Zack Snyder Explains Man Of Steel's Controversial Ending

We can't stop talking about the ending of Man of Steel, and we're not alone. Everyone on the Internet it seems, including people who are bona fide Superman experts, are obsessed with the way that Zack Snyder wraps up his taken on the blue Boy Scout, either criticizing the needless destruction, defending Snyder's action skills, or doing both at the same time. It's a very confusing time to be a superhero fan.

Snyder himself is presumably busy now counting his stacks of money and preparing for the sequel, but he did take the time to talk to the Empire Online podcast, and in some excerpts posted by The Playlist, explains the choices that went into the ending that has so many people up in arms.


Still with us? OK, here we go. In the original script for Man of Steel, Superman doesn't make the harrowing decision to snap General Zod's neck and kill him-- something that a lot of Superman fans were horrified by, given the character's longstanding aversion of killing. But according to Snyder, that choice wasn't just a way to add a little more drama into the final act-- it was a specific part of the origin story they were telling:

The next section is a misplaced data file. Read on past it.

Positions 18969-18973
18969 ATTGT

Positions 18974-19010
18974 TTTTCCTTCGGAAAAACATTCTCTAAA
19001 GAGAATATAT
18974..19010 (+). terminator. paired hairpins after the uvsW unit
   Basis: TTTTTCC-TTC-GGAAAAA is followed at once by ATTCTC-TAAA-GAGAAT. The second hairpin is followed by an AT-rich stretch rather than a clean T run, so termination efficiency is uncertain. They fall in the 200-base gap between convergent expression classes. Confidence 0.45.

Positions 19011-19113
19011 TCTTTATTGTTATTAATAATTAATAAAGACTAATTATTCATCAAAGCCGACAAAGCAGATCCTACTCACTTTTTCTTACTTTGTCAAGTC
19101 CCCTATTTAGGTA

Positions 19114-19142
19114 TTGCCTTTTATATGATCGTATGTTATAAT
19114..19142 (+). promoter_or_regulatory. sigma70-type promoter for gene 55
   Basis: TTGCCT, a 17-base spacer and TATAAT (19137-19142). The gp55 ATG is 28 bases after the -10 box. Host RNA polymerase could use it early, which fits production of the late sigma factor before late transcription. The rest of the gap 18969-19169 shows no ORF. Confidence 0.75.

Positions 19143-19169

David [S. Goyer], Chris [Nolan] and I had long talks about it, and I said that I really feel like we should kill Zod, and that Superman should kill him. The 'Why?' of it for me was that if was truly an origin story, his aversion to killing is unexplained… I wanted to create a scenario where Superman, either he's going to see [Metropolis' citizens] chopped in half, or he's gotta do what he's gotta do.”

As it turns out, Nolan still wasn't convinced it was the way to go until Goyer specifically wrote out the scene, putting Superman in the position of choosing between saving the lives of the citizens right in front of him or killing a man. Of course, if you ask some people, the lives of those few Metropolis citizens are nothing compared to the many thousands who have died in the preceding battle. But for Superman, looking into the eyes of innocent people, he has no choice but to kill… a choice that some Superman fans say he never would have made, but which we can at least understand.

As much as some of the comments have gotten heated (seriously, guys, be nicer to each other!) I've been enjoying this ongoing debate about the end of Man of Steel-- it's not that often that the main conversation about a movie's climax is about moral dilemmas, not just the amount of awesome explosions. Snyder has us talking about his movie for a lot of different reasons… and like it or not, it's that ability to rile us up that Warner Bros. surely wants to keep in play when the sequel comes around too.

Katey Rich

Staff Writer at CinemaBlend